JW: Ah, there it is. Now I do want to say that I started work on Princeless before I was even aware that my wife and I were having a daughter, but my daughter was a consideration. I had always wanted to have a daughter and I had wanted her to be able to share the things that I love with me. Principle among those things were comics and fantasy. Neither of which have been particularly kind to progressive or black women. Knowing my daughter would be half-black, I wanted a character that she could look up to and relate to.
The character of Adrienne herself is actually modeled after my sister-in-law who shares her name. Adrienne has always been the girl who, even among her own sisters, is the weird one. She has the guts to like what she likes and stand up for what she believes in even when no one else gets it. Though a lot of girls may find Princess Adrienne relate-able, her sisters do not get her at all. I mean, who wouldn’t want to be a pretty pretty princess swept off her feet by Prince Charming.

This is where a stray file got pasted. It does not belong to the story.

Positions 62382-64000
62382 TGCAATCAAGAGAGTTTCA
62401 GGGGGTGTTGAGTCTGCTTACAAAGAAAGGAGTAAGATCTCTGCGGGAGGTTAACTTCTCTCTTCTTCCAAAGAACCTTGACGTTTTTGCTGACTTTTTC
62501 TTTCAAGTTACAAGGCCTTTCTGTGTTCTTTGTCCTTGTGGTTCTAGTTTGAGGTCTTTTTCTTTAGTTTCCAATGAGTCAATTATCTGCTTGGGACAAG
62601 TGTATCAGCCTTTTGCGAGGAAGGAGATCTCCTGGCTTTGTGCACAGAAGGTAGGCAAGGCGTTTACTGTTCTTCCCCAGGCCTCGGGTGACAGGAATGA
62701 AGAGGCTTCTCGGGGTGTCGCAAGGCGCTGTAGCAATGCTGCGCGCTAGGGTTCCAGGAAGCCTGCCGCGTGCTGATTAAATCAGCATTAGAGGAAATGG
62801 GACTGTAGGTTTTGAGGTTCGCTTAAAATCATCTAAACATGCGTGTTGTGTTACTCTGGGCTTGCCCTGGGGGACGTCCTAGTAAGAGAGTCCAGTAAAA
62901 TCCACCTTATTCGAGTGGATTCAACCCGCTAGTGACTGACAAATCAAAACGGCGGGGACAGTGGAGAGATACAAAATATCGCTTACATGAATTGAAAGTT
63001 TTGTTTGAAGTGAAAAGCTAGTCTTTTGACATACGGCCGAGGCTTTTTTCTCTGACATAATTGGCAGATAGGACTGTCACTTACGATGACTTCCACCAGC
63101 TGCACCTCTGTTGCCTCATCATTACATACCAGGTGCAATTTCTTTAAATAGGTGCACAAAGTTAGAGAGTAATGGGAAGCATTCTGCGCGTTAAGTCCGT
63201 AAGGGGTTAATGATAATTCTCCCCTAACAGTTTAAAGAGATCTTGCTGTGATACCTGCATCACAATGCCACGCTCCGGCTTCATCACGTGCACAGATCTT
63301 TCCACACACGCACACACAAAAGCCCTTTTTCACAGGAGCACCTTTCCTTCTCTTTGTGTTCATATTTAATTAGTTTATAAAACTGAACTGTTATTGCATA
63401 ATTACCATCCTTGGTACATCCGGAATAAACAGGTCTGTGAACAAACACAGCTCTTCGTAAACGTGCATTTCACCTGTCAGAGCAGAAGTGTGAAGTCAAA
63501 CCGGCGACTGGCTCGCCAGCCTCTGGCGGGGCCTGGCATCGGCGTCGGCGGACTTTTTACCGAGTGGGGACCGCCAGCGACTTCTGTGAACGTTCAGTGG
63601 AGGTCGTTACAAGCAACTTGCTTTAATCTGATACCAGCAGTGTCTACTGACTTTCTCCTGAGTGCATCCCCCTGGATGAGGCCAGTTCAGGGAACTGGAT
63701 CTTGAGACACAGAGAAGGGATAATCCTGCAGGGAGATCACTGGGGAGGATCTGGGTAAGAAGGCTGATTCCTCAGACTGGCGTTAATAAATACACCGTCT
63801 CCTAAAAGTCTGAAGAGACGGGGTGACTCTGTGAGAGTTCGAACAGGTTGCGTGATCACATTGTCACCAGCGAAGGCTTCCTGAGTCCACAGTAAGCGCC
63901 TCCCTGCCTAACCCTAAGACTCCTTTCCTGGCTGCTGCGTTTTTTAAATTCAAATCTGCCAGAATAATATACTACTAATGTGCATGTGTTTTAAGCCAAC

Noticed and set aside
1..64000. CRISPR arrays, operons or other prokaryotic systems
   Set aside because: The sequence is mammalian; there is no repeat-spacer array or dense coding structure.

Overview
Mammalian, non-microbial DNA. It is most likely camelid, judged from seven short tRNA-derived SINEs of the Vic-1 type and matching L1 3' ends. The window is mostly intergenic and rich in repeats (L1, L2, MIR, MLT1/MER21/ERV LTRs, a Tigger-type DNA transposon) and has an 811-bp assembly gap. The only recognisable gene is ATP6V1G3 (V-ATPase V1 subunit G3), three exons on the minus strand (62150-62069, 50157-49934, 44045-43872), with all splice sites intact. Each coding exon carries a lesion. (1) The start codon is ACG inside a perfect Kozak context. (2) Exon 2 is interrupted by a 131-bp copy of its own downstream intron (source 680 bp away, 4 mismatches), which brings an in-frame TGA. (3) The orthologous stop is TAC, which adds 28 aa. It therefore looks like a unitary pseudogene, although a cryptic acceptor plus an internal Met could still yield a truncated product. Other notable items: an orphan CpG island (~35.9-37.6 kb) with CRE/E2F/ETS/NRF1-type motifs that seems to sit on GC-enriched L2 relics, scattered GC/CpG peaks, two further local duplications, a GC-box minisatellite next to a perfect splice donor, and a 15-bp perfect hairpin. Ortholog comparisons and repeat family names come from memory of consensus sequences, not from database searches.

CS: If you were a tree what type of… No no really just kidding!
JW: Oh! Wait, that’s not a real question? I had a great answer inspired by the band Rush! Oh well, next question.
CS: As I’ve said in reviews I love this book and character, can’t wait to share it with my daughter. Do you have the full story already planned out for Princeless, will we see her grow up? Can you give us any hints as to where the story is headed?
JW: Well, as the first and fourth issues say, Adrienne’s going to be setting out to save her sisters. Now the main plan for this story is laid out, so I have some idea of where we’re headed. Perhaps the biggest surprise that Adrienne has coming to her is that her father will be recruiting some of the most dangerous men in the kingdom to hunt Adrienne down. That and not all of her sisters have the same definition of being “rescued” that she does.
CS: So the trade for Princeless is upon us! The press on it says there’s a Princeless – Skullkickers (Image comics) crossover? Can you tell us a little about the process of creating the trade and how this crossover came to be?